Material is covered very quickly. Plan to spend at least 7-10 hours per week, out of class, on this course. Attendance and participation are expected and required. Please try to be punctual in attending, as I try to start each class on time. If you must be late to a class, or must leave early, then do still attend, although you can expect that the portion of the class that you miss will be deducted from your attendance allowance. You are responsible for all material covered and all announcements and assignments made at each class, whether you are present or not. You are also responsible for announcements made on the web pages, so check them often.

    As mandated for writing designated courses, you will be assigned a significant amount of writing. Use the time before the paper is due to explore the mathematical ideas deeply, to bring rough drafts or ideas into office hours and to ensure that your writing satisfies the writing checklist. Revisions will be allowed in response to comments that I have made on a draft. Respond to the comments-use them as invitations to clarify your understanding of ideas or my understanding of your writing. You cannot turn in revisions unless you have turned in work when it was originally due and you must resubmit the original paper along with the revision. You can expect to have your graded papers returned to you one week after you submit them. Over the course of the semester, at least one of your papers must be on a woman mathematician, and at least one of your papers must be on a minority mathematician (as defined in class). If you choose to have partners for the papers, and choose to divide up the work, you must be the one to write up the mathematics content in at least two of the papers (including the final web project).

    Certain homework or assignments will require use of a computer with web access. Either you will be given some time in lab to do the assignment, or you will have at least 36 hours to complete such an assignment - enough time to access a computer from school if you do not have one at home. If, due to work or other responsibilities, you cannot access a computer with web access at least once every 36 hours, then you should drop out of this course.

    When writing up work, be sure to give acknowledgment where it is due. Submitting someone else's work as your own (PLAGIARISM) is a serious violation of the University's Academic Integrity Code.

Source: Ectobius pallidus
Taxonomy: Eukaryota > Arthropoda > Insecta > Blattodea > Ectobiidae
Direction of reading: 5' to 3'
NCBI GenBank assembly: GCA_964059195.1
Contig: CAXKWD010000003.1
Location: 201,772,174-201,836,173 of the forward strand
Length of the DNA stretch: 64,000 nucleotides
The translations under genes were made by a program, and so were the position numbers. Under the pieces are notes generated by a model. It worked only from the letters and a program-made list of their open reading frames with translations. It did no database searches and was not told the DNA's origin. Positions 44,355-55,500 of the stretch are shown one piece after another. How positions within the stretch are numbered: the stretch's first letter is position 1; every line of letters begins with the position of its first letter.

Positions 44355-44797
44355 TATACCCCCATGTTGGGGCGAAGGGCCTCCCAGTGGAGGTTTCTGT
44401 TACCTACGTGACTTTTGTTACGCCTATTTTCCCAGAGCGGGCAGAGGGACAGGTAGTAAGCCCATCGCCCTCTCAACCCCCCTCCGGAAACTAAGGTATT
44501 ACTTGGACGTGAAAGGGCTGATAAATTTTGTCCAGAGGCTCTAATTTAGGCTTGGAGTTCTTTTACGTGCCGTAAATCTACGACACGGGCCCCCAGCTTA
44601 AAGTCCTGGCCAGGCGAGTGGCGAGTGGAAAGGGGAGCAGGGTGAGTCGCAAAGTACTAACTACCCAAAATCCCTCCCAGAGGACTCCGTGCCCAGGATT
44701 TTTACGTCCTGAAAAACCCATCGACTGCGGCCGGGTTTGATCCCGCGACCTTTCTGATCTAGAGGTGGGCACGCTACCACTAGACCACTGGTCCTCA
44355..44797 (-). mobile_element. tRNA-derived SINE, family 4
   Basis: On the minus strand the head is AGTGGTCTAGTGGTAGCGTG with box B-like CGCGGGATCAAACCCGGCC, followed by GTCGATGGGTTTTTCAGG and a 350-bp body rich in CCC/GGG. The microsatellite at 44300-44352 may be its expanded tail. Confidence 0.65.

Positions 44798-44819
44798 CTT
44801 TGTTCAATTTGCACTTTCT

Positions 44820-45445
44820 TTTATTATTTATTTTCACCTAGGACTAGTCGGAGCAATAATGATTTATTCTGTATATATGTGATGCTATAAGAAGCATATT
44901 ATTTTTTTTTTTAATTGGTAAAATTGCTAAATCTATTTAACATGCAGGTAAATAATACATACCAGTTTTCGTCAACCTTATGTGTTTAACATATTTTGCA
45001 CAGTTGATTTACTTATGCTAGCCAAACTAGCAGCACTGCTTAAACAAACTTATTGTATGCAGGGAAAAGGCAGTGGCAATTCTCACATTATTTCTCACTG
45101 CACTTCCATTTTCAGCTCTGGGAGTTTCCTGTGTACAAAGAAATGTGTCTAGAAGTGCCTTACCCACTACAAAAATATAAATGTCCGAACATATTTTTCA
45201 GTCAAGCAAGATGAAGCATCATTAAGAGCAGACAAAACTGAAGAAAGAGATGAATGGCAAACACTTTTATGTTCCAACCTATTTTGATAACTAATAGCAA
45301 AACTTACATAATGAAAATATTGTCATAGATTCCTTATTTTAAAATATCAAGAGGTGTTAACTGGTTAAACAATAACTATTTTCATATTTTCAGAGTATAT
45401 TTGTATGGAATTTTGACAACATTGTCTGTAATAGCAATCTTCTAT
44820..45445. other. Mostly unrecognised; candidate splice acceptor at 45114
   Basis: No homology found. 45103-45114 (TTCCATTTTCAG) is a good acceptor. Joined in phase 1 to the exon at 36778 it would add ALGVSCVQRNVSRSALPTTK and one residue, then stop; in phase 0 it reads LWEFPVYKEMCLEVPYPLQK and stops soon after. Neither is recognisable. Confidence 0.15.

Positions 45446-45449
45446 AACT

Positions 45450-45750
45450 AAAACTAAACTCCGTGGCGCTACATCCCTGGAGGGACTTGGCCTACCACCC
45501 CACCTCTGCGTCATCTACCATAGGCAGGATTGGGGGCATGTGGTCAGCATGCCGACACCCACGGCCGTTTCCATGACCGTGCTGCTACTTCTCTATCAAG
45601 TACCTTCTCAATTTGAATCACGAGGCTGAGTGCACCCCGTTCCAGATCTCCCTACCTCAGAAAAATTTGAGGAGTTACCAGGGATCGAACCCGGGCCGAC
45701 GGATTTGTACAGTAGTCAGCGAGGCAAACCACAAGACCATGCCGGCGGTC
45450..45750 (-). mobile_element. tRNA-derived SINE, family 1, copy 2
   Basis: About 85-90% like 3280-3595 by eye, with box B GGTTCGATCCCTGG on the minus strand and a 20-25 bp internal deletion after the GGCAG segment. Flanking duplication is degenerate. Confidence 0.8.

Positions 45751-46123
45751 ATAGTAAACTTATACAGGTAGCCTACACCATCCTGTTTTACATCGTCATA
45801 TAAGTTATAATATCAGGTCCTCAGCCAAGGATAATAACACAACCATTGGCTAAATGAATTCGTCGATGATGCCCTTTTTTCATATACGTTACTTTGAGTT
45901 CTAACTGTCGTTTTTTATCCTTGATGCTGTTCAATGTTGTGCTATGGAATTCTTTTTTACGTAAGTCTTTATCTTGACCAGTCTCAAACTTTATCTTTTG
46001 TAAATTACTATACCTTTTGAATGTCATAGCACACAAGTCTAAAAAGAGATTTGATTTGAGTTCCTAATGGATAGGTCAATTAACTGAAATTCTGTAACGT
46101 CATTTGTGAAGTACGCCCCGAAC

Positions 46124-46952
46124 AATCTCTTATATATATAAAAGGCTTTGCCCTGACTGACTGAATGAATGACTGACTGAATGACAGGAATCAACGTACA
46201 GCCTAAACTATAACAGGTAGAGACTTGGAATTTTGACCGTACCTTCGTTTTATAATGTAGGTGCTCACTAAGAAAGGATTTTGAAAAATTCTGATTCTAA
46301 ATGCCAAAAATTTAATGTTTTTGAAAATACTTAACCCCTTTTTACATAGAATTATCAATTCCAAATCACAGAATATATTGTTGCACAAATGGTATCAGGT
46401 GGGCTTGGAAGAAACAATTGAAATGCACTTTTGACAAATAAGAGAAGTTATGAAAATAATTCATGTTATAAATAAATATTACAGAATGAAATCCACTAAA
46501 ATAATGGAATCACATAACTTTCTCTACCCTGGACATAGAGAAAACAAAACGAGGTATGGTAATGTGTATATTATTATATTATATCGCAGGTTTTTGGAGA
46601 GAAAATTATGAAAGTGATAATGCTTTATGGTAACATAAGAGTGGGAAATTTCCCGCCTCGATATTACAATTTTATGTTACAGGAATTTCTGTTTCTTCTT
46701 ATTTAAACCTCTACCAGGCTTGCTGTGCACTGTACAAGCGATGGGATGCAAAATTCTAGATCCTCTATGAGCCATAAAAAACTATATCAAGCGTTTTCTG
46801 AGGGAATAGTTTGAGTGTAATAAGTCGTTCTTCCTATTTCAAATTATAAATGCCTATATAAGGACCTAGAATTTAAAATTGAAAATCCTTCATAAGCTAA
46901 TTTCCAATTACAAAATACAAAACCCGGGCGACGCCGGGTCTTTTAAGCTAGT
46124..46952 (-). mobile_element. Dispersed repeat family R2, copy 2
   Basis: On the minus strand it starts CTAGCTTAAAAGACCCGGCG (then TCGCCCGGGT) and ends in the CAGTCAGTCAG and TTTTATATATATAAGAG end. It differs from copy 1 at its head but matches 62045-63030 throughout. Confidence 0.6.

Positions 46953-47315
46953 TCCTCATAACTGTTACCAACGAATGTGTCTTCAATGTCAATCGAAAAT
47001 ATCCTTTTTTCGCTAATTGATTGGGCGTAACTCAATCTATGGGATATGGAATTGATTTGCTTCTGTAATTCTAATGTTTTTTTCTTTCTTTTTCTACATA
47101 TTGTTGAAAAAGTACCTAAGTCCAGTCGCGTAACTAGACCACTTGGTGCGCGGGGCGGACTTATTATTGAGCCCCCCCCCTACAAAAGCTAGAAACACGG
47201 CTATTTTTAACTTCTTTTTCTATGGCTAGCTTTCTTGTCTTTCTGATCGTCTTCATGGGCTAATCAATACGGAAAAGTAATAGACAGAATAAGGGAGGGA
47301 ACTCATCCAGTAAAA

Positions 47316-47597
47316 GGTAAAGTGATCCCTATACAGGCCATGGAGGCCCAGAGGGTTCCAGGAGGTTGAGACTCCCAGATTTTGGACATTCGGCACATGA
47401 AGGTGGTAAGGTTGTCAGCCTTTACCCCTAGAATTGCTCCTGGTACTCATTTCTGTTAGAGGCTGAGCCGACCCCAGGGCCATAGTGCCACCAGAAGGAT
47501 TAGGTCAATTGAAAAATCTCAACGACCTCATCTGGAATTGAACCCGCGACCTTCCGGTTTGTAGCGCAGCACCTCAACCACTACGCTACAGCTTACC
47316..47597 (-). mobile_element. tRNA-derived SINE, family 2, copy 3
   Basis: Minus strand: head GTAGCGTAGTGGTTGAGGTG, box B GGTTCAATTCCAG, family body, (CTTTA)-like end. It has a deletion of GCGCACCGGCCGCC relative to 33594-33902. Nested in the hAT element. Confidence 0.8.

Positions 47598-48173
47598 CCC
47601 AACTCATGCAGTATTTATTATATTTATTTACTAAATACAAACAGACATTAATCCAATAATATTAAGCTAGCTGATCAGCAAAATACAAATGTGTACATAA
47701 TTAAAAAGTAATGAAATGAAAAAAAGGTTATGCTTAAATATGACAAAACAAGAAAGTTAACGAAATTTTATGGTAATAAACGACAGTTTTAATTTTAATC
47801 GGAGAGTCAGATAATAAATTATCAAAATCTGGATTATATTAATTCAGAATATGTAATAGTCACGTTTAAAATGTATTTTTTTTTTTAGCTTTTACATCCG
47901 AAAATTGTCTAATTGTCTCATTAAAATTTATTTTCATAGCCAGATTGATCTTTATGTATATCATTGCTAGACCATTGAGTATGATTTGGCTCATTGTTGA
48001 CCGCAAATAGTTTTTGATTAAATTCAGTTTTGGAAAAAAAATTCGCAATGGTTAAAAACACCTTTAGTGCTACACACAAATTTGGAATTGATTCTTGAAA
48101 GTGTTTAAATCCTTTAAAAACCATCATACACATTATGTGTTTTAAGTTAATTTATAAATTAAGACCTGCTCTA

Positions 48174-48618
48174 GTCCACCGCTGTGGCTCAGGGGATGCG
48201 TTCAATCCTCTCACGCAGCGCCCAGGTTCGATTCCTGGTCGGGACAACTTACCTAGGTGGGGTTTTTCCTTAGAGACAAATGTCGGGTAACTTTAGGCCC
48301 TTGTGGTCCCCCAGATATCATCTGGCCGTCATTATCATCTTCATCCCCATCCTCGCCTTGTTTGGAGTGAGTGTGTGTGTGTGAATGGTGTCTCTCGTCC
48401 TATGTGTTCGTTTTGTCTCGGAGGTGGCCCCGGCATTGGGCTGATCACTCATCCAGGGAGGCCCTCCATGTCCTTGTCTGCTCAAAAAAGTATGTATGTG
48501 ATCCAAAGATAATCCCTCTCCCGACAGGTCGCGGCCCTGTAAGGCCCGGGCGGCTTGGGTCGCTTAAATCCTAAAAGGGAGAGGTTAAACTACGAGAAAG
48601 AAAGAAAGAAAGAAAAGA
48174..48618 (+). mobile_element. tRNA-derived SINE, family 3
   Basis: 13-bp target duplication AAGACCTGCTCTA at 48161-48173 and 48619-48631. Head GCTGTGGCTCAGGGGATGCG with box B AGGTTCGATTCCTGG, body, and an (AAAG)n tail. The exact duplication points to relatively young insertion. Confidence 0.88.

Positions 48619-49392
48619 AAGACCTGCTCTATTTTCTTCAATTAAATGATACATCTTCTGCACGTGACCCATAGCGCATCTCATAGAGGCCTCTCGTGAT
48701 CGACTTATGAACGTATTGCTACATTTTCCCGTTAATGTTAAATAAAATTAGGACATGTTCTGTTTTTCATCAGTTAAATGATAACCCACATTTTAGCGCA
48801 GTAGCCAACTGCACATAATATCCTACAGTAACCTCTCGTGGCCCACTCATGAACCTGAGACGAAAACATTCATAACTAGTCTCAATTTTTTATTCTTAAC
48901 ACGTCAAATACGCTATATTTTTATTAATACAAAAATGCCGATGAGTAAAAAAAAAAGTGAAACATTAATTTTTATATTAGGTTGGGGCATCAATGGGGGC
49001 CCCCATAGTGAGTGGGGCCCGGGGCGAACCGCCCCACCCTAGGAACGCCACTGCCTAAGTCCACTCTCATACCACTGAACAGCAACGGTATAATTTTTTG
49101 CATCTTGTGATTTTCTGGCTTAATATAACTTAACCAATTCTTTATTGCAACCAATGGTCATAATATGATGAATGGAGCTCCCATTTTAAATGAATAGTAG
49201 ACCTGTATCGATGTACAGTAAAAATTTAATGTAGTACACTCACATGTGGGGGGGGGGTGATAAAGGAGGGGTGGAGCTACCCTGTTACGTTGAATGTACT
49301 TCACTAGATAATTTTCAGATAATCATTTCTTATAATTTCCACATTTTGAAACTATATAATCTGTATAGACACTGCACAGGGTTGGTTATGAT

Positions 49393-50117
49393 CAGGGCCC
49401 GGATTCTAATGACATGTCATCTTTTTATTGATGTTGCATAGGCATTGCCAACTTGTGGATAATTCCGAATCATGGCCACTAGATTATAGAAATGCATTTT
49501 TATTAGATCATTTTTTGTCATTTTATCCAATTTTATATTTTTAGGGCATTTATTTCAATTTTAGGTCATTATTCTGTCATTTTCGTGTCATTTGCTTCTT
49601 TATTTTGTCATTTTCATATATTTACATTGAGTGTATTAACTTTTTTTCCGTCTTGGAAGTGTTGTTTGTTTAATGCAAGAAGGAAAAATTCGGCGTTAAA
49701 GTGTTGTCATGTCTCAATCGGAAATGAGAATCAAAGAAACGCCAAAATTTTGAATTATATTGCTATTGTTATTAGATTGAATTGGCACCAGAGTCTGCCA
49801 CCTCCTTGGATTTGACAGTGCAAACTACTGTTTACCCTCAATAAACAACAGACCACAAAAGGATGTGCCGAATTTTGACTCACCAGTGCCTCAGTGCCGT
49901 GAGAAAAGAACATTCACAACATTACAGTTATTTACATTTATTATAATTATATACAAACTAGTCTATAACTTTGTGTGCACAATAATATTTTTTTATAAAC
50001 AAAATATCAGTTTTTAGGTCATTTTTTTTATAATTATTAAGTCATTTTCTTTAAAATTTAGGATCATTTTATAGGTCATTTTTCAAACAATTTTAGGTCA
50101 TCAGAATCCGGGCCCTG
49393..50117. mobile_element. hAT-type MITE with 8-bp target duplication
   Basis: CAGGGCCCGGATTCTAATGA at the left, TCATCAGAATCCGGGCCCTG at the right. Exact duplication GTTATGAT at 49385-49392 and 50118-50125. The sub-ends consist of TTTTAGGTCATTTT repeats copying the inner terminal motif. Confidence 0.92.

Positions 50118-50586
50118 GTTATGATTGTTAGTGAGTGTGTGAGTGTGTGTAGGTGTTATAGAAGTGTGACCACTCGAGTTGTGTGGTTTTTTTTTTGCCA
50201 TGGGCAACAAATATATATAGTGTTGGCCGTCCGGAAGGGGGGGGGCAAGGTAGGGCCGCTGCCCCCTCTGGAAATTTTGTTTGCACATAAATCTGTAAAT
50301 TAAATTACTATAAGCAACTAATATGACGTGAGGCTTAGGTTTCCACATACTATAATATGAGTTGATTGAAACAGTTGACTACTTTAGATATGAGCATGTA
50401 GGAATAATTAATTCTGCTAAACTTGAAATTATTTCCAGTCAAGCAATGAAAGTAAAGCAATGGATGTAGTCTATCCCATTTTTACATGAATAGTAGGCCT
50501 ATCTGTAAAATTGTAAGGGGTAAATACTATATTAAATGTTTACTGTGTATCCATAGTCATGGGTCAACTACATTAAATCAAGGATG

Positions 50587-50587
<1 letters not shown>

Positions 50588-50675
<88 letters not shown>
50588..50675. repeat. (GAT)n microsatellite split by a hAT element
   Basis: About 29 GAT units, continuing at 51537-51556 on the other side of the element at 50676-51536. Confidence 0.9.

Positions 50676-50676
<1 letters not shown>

Methodology

    Asking questions, and explaining things to others, in or out of class, is one of the best ways to improve your understanding of the material. This course is to be an environment in which everyone feels comfortable asking questions, making mistakes and offering good guesses and ideas, and is respectful to one another. .

    In this course, you will be challenged with problems that you have never seen before. I do not expect you to be able to solve all the issues immediately. Instead, I want to see what you can do on your own. Out in the real world, this is important, since no matter what job you have, you will be expected to seek out information and answers to new topics you have not seen before. This may feel uncomfortable and frustrating. I understand this and want to help you through the process. It helps to remember that there are no mathematical dead-ends! Each time we get stuck, it teaches us something about the problem we are working on, and leads us to a deeper understanding of the mathematics.

    In the real world though, you are not expected to face your work alone. You will be allowed to talk to other people and you may even be expected to work with other people. In this class, you are also not expected to face your work alone. I encourage you to talk to me often in class and office hours, and group work will also be encouraged.

    I am always happy to help you in class, during office hours (or by appointment), or on e-mail, and will try to give you hints and direction. At times though, to encourage the exploration process, I may direct you to rethink a problem and to come back to discuss it with me again afterwards. This occurs when I believe that the struggle to understand is imperative for your deep understanding of the material.